The recent integration of the AYUSH system of medicine with allopathy has reignited the debate over the advantages of the two systems.
While allopathy claims to be more scientific, the AYUSH system id known to have lesser side effects and has a more established history in India. The AYUSH system of medicine comprises of five branches- Ayurveda, Yoga and naturopathy, Unani, Siddha and Homeopathy.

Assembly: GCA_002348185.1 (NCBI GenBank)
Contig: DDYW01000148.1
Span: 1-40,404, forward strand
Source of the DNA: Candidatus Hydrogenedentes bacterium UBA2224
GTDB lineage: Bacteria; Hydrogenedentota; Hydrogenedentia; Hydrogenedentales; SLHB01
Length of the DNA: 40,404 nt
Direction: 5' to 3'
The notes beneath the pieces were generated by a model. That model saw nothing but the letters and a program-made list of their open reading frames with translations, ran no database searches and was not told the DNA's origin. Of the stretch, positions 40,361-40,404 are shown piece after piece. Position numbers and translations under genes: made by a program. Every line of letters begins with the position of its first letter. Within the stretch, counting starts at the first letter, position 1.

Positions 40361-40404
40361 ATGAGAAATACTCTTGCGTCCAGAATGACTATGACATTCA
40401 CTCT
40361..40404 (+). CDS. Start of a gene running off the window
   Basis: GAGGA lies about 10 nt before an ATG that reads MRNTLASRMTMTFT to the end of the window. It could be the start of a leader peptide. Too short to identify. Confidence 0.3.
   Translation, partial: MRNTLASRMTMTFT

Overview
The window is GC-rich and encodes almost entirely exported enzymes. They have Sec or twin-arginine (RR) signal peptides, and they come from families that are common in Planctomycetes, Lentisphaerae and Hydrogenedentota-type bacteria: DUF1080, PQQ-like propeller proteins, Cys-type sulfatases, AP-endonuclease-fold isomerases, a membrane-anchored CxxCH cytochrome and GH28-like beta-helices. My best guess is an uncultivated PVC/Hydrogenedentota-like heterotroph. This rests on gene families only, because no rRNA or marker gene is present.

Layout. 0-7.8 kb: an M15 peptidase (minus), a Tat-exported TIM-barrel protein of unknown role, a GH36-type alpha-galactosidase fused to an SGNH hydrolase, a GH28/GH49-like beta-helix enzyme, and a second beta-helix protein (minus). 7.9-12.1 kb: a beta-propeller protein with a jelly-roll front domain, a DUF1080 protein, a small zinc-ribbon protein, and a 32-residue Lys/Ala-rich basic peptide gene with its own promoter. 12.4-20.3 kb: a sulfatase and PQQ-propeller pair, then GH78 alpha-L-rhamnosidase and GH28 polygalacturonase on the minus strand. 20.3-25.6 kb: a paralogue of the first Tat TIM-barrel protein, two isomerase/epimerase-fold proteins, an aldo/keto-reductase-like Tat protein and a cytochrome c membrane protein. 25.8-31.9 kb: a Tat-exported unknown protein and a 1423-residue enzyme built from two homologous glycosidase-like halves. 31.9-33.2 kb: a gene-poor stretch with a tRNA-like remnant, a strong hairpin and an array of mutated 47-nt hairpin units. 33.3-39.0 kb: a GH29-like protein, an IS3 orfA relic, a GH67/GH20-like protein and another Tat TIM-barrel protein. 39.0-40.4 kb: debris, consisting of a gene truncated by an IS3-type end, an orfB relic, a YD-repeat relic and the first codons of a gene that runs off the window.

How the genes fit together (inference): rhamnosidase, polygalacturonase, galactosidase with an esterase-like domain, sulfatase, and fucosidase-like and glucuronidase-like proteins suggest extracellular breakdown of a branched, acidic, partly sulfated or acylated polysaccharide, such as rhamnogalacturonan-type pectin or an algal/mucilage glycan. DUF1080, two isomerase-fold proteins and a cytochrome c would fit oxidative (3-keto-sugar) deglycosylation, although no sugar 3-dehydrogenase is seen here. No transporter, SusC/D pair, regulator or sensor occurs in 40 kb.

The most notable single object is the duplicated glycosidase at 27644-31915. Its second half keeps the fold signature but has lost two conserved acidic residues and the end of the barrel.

Popularly known as the Indian System of Medicine (ISM), it focuses on the preventive rather than the curative aspect of diseases and relies on natural herbs, lifestyle modifications, exercises and purification of the body. The ISM has great diversity and flexibility allowing for coverage of a brooder disease spectrum at a much lower cost leading to better acceptability and compliance. It has existed in our country since time immemorial and the recent decline in its popularity is majorly due to adulteration and use of toxic substances in preparations. The reliability and qualifications of AYUSH practitioners have been called into question with quacks mushrooming in every city. This paved the way for establishment of the allopathic system of medicine. Allopathy has witnessed unprecedented growth in the last few decades finding almost magical cures for diseases allowing miracles to happen every time an individual was cured of mortal illnesses. Greater standardization, a scientific explanation, and faster, more visible results helped allopathy become the medicine of choice across the globe. However, indiscriminate use of pills led to many problems, two of which came as warning signs of imminent breakdown of the system- first was at the individual level, namely side effects of the medicines which were basically unwanted, idiopathic effects leading to decreased patient compliance, second was at the global level, namely the emergence of resistance and the birth of superbugs and multidrug resistant variety of disease causing agents which cannot be controlled using any medicine known to man. Also, allopathy was unable to deal with the recent birth of lifestyle diseases like increased blood pressure and diabetes. The widespread crisis which ensued brought to forefront the problem of allopathy being an incomplete and as yet an infantile system incapable of bearing the entire load which was suddenly rested upon its shoulders. The most plausible solution is integration of the systems, that is, using allopathy and AYUSH together instead of pitting them against each other. Complementing the existing allopathic setup with AYUSH practitioners will lead to better disease management- both preventive and curative aspects, increased compliance and will allow for more patients to be dealt with on a daily basis due to increased available practitioners. Medicines prescribed alongwith lifestyle modifications can alleviate existing disease burden and prevent future emergence of illnesses. Allopathy and ISM, together, will bring about the dawn of a new age of medicine in India.